Mercedes facing new 'bouncing' issue with 2024 F1 car

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George Russell was satisfied overall with the performance and behaviour of Mercedes’ new W15 in pre-season testing, but the Briton noted the return of a bouncing phenomenon on the new car that caught his attention.

Mercedes has touted their new W15 design as an improvement over its troublesome predecessors, specifically in terms of handling predictability.

Both Russell and teammate Lewis Hamilton highlighted last week in pre-season testing the solid foundation Mercedes has put together and from which they believe they can develop a solid contender.

However, Russell pinpointed ‘bouncing’ as an issue that required the team’s urgent attention.

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“I would say this year’s car is a totally different race car,” he explained this week when asked to compare Mercedes’ new Silver Arrow with its troubled predecessors.

“To the point that the things we learned from last year in the way we were setting the car up, we will need to approach it differently this year. So, there’s a lot to learn about this.

“And it feels much closer to how a race car should feel.

“But the one area that we need to continue to work on is probably the bouncing that we’re seeing. We got caught up with a bit of bouncing last week.

“We were pushing the car really aggressively. But as I said, we’re dealing with a totally different beast this year, whereas 2022, 2023 they were both cut from the same cloth.”

Fortunately, the anomaly identified in pre-season testing is not a repeat of the infamous porpoising issues that plagued Mercedes’ cars in 2022.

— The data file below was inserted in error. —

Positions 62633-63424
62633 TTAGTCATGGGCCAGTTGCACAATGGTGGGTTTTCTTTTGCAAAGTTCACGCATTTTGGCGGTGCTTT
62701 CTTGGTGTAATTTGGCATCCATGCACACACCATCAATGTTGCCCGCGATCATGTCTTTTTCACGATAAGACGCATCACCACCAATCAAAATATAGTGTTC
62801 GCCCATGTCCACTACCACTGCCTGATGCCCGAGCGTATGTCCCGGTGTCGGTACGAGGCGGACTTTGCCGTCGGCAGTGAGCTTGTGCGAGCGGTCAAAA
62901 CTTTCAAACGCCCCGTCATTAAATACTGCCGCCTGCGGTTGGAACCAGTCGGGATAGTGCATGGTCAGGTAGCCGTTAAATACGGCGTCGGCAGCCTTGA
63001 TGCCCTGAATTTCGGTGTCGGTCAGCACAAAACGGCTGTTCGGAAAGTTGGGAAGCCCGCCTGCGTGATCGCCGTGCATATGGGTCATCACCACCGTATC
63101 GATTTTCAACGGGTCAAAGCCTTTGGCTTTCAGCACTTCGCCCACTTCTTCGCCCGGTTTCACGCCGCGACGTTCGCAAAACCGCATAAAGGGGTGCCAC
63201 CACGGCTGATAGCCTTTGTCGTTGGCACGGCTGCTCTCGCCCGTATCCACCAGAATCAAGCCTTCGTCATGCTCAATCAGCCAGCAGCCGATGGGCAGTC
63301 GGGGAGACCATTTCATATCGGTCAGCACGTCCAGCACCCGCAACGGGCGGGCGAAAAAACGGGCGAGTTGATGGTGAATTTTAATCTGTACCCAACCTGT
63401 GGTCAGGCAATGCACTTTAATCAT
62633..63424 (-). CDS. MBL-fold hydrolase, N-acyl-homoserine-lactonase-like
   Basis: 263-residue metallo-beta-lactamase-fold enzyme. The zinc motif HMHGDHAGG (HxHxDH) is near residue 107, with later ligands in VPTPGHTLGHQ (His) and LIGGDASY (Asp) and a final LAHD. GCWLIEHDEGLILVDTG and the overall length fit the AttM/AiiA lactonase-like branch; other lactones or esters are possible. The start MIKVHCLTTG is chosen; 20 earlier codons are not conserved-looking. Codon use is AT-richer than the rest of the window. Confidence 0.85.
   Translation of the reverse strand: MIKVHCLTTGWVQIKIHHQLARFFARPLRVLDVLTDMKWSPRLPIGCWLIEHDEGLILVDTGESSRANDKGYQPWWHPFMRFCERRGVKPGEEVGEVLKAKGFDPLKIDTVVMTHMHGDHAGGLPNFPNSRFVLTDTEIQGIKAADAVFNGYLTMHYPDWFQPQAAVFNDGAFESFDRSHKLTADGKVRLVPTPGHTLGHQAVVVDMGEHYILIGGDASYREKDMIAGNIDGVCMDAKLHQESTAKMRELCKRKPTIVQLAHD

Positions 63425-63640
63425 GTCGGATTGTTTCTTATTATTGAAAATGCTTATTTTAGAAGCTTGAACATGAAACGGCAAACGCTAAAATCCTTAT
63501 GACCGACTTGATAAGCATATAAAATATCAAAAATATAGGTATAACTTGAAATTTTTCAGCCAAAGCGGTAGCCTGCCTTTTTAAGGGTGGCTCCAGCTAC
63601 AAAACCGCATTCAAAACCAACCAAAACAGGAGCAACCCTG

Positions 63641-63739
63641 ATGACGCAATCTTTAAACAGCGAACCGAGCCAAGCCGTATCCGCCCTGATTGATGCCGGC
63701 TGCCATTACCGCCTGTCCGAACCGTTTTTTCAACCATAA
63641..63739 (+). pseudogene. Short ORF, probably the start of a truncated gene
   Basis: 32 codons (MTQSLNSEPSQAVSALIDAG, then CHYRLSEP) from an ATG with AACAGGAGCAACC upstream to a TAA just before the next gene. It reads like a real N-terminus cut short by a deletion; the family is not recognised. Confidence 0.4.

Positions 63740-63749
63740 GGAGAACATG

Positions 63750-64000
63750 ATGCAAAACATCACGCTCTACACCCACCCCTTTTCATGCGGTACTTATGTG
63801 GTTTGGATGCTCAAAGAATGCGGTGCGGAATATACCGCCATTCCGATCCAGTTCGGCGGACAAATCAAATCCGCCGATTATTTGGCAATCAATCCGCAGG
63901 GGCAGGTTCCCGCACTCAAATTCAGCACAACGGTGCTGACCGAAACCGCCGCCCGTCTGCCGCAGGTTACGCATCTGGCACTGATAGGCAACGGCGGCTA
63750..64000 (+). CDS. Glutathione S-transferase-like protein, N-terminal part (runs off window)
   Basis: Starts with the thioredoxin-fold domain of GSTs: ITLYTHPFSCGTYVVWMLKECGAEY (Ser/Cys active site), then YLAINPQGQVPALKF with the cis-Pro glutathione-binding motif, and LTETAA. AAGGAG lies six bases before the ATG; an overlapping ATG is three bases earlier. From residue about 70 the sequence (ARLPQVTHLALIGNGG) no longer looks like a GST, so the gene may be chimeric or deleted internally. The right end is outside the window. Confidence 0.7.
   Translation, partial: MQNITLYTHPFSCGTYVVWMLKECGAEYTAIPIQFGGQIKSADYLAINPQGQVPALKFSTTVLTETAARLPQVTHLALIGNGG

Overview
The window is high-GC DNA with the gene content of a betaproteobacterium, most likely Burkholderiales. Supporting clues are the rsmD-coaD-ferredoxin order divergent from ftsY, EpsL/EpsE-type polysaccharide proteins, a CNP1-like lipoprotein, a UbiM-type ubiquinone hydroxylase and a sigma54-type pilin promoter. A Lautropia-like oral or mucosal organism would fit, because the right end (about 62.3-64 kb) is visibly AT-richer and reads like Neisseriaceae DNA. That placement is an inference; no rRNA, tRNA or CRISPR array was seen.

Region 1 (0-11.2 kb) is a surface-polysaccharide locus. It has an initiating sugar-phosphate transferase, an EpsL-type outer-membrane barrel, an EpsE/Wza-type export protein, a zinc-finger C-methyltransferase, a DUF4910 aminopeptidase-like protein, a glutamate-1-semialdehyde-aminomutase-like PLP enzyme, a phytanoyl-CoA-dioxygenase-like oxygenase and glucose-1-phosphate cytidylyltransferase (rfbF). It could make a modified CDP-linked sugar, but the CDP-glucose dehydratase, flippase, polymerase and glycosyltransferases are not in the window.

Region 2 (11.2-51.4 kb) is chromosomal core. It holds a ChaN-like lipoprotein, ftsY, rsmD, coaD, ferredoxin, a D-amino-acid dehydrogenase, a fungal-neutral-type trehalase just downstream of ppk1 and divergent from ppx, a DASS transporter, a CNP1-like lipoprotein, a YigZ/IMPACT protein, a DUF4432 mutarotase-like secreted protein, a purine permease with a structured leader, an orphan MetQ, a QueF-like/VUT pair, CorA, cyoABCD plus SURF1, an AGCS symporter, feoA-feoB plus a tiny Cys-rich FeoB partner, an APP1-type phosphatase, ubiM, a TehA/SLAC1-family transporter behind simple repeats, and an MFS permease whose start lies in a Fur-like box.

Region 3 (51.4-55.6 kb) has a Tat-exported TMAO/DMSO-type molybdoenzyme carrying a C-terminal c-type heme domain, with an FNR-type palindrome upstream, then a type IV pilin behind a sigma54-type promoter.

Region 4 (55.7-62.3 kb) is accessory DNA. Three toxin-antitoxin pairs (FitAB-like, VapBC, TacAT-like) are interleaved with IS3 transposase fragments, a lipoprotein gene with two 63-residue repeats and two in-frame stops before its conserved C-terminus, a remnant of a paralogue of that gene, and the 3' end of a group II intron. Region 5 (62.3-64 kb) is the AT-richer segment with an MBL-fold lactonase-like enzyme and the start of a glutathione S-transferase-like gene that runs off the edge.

The bouncing in the 2024 car is specifically related to braking stability, particularly in tight corners like Turn 8 in Bahrain.

Unlike the Brackley squad’s 2022 W13, where the bouncing was a fundamental design flaw, Russell suggests this issue is a consequence of pushing the new car's aerodynamic limits.

“Now we’re still pushing the boundaries, to be honest, and exploiting the limitations of the car that we’re testing this for,” he added.

“I’d like to think you’ll be seeing much less of that this weekend.

“So, three years on, I think a lot of teams can still enter this circuit and set the car up in a too low and aggressive manner.

“But it’s always a fine line because that’s where the downforce is.”

Russell also suggested that Mercedes was currently “lacking downforce” on its new challenger.

“I'm confident the development slope of this car should be greater than we've seen in the past two cars, because we've got a better platform,” he said.

“But it's just outright performance [where the car is lacking]. The car is feeling nice to drive, it's feeling good to drive. But we're just lacking downforce.”

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